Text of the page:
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Risk Management Blog

UCC & Corporate Due Diligence

Resource Guide for Legal and Financial Professionals

UCC Termination Statements, a Trap for the Unwary: Part Eight


We are pleased to welcome back guest author, attorney, Bennett L. Cohen to the FCS blog! Read on for the eighth installment in his blog series addressing the intricacies of UCC Termination Statements.

UCC Termination Statements, a Trap for the Unwary: Part Eight
If a UCC search reflects that a debtor has terminated its own filing, such fact raises an immediate red flag that the secured party shown on the terminated filing must be contacted to confirm that no further debt is outstanding (and that there is no commitment to extend debt or other credit to the debtor). It is also recommended that such secured party confirm in writing to the new secured party that it no longer has any debt outstanding and that its security interest has been terminated. Since it would be difficult for a new secured party to confirm the debtor’s strict compliance with Code Section 9-513 above, it is also desirable that the prior secured party authorize the new secured party in writing to terminate its UCC filing(s). A second termination would be desirable in this instance as the termination filed by the debtor may turn out to be ineffective. Whether or not the new secured party has the ability to obtain such authorization from the prior secured party is another issue.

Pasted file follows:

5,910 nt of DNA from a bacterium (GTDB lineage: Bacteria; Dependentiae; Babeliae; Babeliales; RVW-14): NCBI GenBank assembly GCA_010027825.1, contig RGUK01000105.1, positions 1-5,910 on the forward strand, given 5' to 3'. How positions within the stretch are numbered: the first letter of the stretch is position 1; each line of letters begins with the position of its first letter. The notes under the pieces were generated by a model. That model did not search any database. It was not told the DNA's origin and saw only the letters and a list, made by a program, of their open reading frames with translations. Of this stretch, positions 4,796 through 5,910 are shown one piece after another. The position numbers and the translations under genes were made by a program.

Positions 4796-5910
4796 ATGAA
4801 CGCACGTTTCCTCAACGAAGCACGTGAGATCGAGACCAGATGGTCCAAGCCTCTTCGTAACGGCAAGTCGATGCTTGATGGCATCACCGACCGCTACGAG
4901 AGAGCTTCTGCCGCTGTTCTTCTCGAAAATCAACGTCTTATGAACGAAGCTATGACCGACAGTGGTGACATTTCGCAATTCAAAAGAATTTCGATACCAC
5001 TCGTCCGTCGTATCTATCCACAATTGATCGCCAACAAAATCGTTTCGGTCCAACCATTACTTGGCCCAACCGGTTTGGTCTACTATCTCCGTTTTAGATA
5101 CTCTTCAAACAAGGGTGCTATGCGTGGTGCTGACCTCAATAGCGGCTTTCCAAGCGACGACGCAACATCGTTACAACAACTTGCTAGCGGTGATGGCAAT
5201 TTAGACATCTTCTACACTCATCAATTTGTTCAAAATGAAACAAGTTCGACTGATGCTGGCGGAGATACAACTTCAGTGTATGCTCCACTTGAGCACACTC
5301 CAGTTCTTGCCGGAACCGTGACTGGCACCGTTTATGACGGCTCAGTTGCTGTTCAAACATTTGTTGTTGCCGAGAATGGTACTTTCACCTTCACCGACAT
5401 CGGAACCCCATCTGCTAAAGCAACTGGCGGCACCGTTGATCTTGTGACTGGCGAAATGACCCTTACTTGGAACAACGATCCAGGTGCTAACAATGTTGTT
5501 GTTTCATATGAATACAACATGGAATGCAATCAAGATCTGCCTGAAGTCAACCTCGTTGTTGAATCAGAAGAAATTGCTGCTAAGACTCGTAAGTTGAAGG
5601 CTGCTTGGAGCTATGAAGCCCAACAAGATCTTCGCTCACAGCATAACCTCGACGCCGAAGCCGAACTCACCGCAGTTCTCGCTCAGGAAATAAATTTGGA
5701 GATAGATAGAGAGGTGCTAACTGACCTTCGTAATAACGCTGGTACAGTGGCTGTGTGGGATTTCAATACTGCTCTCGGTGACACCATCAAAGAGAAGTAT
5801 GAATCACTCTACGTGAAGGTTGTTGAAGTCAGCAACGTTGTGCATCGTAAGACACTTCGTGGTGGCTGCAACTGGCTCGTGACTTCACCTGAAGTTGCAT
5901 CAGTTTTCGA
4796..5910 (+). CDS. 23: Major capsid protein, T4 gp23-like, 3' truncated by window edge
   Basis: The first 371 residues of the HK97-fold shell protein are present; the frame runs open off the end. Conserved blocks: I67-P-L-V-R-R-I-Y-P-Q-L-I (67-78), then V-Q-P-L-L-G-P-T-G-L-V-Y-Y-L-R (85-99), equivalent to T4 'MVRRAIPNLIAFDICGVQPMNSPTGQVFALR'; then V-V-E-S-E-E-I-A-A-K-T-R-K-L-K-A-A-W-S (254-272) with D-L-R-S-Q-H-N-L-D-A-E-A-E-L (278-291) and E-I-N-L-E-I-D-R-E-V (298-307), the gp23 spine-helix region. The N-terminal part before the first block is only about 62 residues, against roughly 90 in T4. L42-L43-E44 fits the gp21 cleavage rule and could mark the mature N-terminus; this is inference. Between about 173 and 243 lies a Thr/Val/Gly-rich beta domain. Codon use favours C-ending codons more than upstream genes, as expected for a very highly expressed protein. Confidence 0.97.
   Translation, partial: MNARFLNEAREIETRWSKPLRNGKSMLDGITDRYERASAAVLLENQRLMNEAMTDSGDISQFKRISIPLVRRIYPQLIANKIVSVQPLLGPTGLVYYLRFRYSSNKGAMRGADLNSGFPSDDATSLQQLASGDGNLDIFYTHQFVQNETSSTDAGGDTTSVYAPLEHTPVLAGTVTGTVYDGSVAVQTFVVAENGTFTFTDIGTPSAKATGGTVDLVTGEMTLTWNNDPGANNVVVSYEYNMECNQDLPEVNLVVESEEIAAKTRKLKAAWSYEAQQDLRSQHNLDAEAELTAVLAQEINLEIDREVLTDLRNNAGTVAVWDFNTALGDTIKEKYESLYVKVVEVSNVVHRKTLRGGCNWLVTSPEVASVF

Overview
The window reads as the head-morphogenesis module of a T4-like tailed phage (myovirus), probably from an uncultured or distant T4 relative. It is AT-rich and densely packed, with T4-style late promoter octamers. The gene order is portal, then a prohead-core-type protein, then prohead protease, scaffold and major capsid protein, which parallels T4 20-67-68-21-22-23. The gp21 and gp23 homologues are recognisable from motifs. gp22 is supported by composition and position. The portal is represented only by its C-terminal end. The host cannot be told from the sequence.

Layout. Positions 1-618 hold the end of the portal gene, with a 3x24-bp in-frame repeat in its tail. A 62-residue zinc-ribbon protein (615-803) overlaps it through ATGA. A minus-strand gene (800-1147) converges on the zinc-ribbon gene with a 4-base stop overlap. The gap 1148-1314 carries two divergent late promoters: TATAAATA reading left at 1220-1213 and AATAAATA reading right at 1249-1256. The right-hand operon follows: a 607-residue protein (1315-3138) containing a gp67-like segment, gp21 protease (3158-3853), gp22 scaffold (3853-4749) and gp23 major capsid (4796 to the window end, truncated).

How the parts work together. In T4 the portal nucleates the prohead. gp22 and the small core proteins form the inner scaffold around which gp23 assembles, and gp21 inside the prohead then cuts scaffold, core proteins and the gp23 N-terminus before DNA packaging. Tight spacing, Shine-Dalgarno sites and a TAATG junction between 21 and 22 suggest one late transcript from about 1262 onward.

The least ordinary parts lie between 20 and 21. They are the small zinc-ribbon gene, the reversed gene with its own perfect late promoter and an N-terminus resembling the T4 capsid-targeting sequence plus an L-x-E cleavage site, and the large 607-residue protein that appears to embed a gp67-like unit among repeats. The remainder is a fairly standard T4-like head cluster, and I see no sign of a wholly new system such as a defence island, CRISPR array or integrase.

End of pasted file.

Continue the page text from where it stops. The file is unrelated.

Under former Article 9, terminated UCC statements were removed from the search records. However, under Code Section 9-519, the filing officer in each jurisdiction is required to maintain in the search records each UCC filing which has been terminated for at least one (1) year after the date such UCC filing would have lapsed had it not been terminated. This is a significant benefit for secured parties as it gives them the opportunity to review UCC filings and their terminations and conduct due diligence to determine whether the UCC terminations were authorized.

The Official Comment to Code Section 9-519(g) explains that this one-year rule “… increases the amount of information available to those who search the public records. The rule also contemplates that searchers – not the filing office – will determine the significance and effectiveness of filed records.”

There is a human limitation on this one-year safeguard built into the Code. Even though Code Section 9-519(g) requires that the filing office not remove a financing statement for one year after it would have lapsed (even if it was terminated), it has been disclosed that some search services (and perhaps filing offices) have provided less than comprehensive searches, by failing to reflect in the search terminated filings required to be kept in the record for the required period (i.e., one year after its scheduled lapse date). The inadequacies of such searches eliminate the protection built into the Code by Section 9-519(g) and constrain the searcher’s ability to conduct due diligence.




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